This story was reported under a partnership with the Connecticut Health I-Team (c-hit.org), a nonprofit news organization dedicated to health reporting.
A total of 1,665 Connecticut children under age 6 had lead poisoning in 2017, a drop of almost 17% from the year before and the largest one-year decrease in five years, according to a just-released report from the state Department of Public Health (DPH).
But more children showed higher levels of the toxin in their blood than in 2016, the report says. In 2016, there were 105 children whose blood lead level was 20 micrograms per deciliter of blood or higher, at least four times the measure at which they’re considered poisoned. In 2017, the number had risen to 120 children.
DPH epidemiologist Tsui-Min Hung said the improved overall numbers were at least partially due to the department’s more aggressive prevention activities, which 42 local health departments took advantage of, as well a social media campaign.
The report also shows that there were 1,034 new cases of young children with lead poisoning in 2017. That was 16% fewer than the 1,231 new cases in 2016, and nearly 30% fewer than the 1,473 reported in 2015.
The 2017 report is the DPH’s fifth since the Centers for Disease Control and Prevention (CDC) tightened its standards defining lead poisoning. CDC’s previous standard was 10 micrograms per deciliter of blood. The CDC now says that a child whose blood test shows 5 micrograms of lead per deciliter or higher is poisoned. It always adds that no level of lead in the blood is safe. Connecticut amended its own standard to mirror the CDC’s in 2013.
New Haven, Bridgeport, Waterbury and Hartford, in that order, had the highest numbers of children with elevated blood lead levels in 2017. Nearly half of all Connecticut children with lead poisoning in 2017 lived in those four cities.
New Haven’s rate was significantly higher than the other three cities’ rates, including Bridgeport, the state’s largest city. There were 290 New Haven children under age 6 who were lead poisoned in 2017. Forty percent—or 175 children—were new cases.
Although Bridgeport had the second-highest number of lead-poisoned children, 2017 was the city’s fifth consecutive year of declining numbers. Bridgeport reported 209 children with lead poisoning in 2017, compared with 402 children in 2013.
Hartford’s numbers also improved. Whereas 170 children under age 6 in the capital city had lead poisoning in 2016, that number fell to 145 in 2017, a 17% decrease.
Waterbury’s numbers fell 35% from 2016 to 2017, the report shows, from 218 young children with lead poisoning to 162 the next year.
Racial and ethnic disparities in lead-poisoning numbers decreased somewhat, according to the report, especially among young Hispanic children. DPH officials said the state’s lead program and the Latino and Puerto Rican Affairs Commission partnered in a media campaign that targeted the Hispanic population in 2016 and 2017. This resulted in lower numbers, although Hispanic children are still 1.4 times as likely to be poisoned as non-Hispanic children.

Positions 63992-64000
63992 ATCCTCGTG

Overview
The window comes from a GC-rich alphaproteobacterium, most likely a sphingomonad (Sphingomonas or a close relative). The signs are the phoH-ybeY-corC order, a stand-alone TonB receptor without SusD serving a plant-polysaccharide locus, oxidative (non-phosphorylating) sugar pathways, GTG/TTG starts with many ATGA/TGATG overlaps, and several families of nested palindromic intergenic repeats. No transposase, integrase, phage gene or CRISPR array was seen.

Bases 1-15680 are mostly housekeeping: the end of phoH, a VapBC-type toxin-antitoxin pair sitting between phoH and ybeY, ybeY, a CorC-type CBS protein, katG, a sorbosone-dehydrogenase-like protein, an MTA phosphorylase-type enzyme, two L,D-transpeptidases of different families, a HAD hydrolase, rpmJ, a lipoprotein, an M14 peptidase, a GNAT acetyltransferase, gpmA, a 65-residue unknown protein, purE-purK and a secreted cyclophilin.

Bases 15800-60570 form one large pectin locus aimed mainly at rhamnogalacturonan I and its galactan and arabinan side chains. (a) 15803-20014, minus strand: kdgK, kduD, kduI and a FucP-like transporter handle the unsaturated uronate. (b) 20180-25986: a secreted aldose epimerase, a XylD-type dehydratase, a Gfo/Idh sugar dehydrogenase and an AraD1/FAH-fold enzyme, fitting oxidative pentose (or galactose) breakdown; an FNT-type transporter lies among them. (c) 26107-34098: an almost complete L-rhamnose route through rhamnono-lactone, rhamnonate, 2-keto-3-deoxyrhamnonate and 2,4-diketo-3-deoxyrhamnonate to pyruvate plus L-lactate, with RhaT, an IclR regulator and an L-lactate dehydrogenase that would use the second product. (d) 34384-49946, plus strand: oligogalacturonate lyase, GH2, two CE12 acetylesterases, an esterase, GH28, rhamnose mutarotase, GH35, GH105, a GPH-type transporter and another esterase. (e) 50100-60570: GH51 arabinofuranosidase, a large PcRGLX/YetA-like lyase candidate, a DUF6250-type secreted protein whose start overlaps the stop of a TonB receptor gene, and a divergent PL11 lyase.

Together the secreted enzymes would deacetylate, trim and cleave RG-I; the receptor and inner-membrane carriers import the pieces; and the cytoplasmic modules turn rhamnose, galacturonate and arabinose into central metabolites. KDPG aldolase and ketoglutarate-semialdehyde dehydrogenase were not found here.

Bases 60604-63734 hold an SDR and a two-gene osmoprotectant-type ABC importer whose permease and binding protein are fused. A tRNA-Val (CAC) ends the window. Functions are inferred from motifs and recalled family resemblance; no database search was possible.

Black children remain more than twice as likely to have lead poisoning as white children.
Exposure to the heavy metal can damage cognitive ability, including an irreversible loss in IQ points. Lead poisoning is linked to speech and developmental delays, hyperactivity, hearing loss and behavioral problems, although these may not show up until years later.
The continuing lead problems in Flint, Mich., started several years ago when the city switched its public water source. Lead poisoning in older cities in the Northeast is usually attributable to lead paint, which was widely used before being banned by the federal government in 1978.
Even when older homes are painted over, paint chips can be leaded. Babies and toddlers, the most likely victims of lead poisoning, are also especially developmentally vulnerable to its harmful effects. These vital developmental years are defined by children’s hand-to-mouth exploring, making them more liable to ingest flaking paint chips. Another hazard is lead paint dust, created by doors and windows in older housing opening and shutting, grinding down the paint. Soil near the base of older, dilapidated buildings is also frequently contaminated.
The DPH report said that every Connecticut child had at least one lead test before turning 3, but state law requires two tests, one annually. Connecticut has struggled to reach its testing goal, although its numbers inched up to 57.4% in 2017.
The town-by-town results for lead-poisoned children...